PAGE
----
In-house recruitment is much more strategic, which will appeal to some people. Long-term hiring planning is generally a part of your role. There tends to be scope to be much more consultative with internal hiring managers because you’re ‘all on the same side.’
Ex-agency internal recruiters often report that in-house is less ‘political.’ You lack the competitiveness in the same way because you’re all pulling together towards greater organizational goals.
As an in-house recruiter, you have greater oversight of the hiring process. You have the opportunity to make more of a tangible impact on the organization. You can understand the culture in-depth, and you see the results of your hard work developing over time. Some would say it’s more meaningful, allowing you to shape the organization moving forwards.
In-house recruiters are slow and lazy. They don’t ‘get it.’ They have no sense of urgency. In all, almost every in-house recruiter is a failed agency recruiter who could cut it in agency land… if the stereotype is to be believed, at least.
It is true to say that a lot of agency recruiters move into in-house recruitment. I’m sure that there are in-house recruiters out there who ‘failed’ at agency recruitment. They’re by no means the majority, though.
Rather, agency recruitment has a much lower barrier to entry than HR, making it a natural testing ground for in-house recruiters. In-house recruiters are by no means ‘second-best’ to their agency cousins.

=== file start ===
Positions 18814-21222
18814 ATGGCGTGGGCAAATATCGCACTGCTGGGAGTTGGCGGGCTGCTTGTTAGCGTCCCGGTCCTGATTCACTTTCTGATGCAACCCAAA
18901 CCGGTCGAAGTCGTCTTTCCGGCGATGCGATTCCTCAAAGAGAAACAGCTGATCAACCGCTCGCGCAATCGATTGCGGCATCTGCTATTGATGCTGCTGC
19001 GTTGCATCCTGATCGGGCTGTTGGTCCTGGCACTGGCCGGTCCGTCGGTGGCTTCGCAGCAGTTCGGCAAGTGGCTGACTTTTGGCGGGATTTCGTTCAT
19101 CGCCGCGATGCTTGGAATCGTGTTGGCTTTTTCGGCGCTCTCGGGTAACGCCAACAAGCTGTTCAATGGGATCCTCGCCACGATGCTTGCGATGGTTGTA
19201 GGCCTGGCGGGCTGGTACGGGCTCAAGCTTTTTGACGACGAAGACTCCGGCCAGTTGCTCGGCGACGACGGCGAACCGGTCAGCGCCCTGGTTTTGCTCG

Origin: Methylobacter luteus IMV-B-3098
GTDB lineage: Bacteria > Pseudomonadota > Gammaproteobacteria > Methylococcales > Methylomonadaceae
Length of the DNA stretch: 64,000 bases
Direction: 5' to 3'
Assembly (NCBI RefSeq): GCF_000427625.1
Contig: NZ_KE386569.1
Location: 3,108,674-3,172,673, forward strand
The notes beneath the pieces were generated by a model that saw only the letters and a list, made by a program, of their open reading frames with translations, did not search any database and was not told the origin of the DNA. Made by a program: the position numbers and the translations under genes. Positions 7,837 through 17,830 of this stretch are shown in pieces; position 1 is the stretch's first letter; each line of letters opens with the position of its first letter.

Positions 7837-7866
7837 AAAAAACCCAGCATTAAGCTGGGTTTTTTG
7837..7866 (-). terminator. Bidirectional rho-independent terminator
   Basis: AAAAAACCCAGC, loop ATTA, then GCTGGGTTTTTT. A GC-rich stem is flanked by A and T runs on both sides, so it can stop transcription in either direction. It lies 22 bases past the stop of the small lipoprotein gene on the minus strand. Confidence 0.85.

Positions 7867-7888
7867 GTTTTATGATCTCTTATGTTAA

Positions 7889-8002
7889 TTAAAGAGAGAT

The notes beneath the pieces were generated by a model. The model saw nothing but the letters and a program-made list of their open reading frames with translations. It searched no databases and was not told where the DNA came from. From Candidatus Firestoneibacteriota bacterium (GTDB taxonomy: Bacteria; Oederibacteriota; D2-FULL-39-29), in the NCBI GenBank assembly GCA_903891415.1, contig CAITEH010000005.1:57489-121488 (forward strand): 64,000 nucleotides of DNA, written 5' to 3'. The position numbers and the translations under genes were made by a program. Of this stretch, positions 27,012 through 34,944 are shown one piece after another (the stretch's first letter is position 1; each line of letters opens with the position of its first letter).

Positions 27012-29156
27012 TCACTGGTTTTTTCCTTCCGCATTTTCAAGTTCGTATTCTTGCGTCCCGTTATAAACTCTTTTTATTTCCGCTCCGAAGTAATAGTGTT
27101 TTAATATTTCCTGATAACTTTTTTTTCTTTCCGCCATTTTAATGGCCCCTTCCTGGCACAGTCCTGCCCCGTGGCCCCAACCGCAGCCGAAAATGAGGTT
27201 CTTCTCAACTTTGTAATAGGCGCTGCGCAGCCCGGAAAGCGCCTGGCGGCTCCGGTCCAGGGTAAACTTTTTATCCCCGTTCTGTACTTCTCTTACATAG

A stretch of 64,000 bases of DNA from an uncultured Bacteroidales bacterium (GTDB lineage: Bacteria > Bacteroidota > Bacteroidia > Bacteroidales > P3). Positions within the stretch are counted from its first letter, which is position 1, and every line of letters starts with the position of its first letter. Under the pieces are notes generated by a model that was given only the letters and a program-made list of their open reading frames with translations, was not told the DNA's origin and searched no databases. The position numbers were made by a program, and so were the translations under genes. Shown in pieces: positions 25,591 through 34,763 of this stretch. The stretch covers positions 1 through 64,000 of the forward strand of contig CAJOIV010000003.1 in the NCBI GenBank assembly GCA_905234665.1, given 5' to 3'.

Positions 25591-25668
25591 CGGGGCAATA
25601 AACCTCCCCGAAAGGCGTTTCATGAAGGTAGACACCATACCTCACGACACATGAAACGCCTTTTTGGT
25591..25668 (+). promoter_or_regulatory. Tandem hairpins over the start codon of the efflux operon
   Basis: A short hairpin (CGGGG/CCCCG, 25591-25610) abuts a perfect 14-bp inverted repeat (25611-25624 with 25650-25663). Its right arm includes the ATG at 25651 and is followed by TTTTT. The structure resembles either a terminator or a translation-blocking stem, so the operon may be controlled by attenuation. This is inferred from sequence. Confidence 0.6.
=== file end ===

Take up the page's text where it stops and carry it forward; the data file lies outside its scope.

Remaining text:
In fact, agency recruiters struggle with a somewhat negative reputation, and those who’ve made a move in-house will mostly have had to fight fiercely to overcome that and prove themselves worthy.
In-house recruiters might not have to fight for business in the same way as agency recruiters. Still, they must juggle internal hiring managers, balance competing demands, and know the business inside-out from a holistic perspective. They might be working 30 or 40 different roles. They’re likely to work to as stringent targets as agency recruiters do – balancing cost-per-hire, quality-of-hire, and time-to-hire.
Where agency recruiters are concerned more with the front-end of hiring, an in-house recruiter has to think about onboarding, retention, engagement, employer brand, referrals… there’s longevity there that agency recruiters perhaps lack.
Underneath it all, though, is there really much difference?
Again, the methods and perspectives might